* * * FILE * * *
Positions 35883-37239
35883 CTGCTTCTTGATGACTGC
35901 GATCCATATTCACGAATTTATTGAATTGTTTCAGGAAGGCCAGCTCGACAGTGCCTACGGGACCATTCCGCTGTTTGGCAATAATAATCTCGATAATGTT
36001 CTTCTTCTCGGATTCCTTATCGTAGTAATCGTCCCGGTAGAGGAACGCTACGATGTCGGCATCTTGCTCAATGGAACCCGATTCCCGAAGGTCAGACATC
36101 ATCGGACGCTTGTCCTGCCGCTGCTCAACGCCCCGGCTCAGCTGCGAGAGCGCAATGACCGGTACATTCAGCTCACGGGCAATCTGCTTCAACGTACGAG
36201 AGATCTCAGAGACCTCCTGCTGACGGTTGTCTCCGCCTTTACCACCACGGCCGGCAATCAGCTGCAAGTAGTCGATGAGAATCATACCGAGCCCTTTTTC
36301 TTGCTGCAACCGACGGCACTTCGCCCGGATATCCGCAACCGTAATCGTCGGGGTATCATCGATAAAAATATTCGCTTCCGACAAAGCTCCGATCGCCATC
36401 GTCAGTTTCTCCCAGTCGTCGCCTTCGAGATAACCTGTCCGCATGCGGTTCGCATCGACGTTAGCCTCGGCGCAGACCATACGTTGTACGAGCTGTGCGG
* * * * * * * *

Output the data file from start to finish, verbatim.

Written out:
Positions 35883-37239
35883 CTGCTTCTTGATGACTGC
35901 GATCCATATTCACGAATTTATTGAATTGTTTCAGGAAGGCCAGCTCGACAGTGCCTACGGGACCATTCCGCTGTTTGGCAATAATAATCTCGATAATGTT
36001 CTTCTTCTCGGATTCCTTATCGTAGTAATCGTCCCGGTAGAGGAACGCTACGATGTCGGCATCTTGCTCAATGGAACCCGATTCCCGAAGGTCAGACATC
36101 ATCGGACGCTTGTCCTGCCGCTGCTCAACGCCCCGGCTCAGCTGCGAGAGCGCAATGACCGGTACATTCAGCTCACGGGCAATCTGCTTCAACGTACGAG
36201 AGATCTCAGAGACCTCCTGCTGACGGTTGTCTCCGCCTTTACCACCACGGCCGGCAATCAGCTGCAAGTAGTCGATGAGAATCATACCGAGCCCTTTTTC
36301 TTGCTGCAACCGACGGCACTTCGCCCGGATATCCGCAACCGTAATCGTCGGGGTATCATCGATAAAAATATTCGCTTCCGACAAAGCTCCGATCGCCATC
36401 GTCAGTTTCTCCCAGTCGTCGCCTTCGAGATAACCTGTCCGCATGCGGTTCGCATCGACGTTAGCCTCGGCGCAGACCATACGTTGTACGAGCTGTGCGG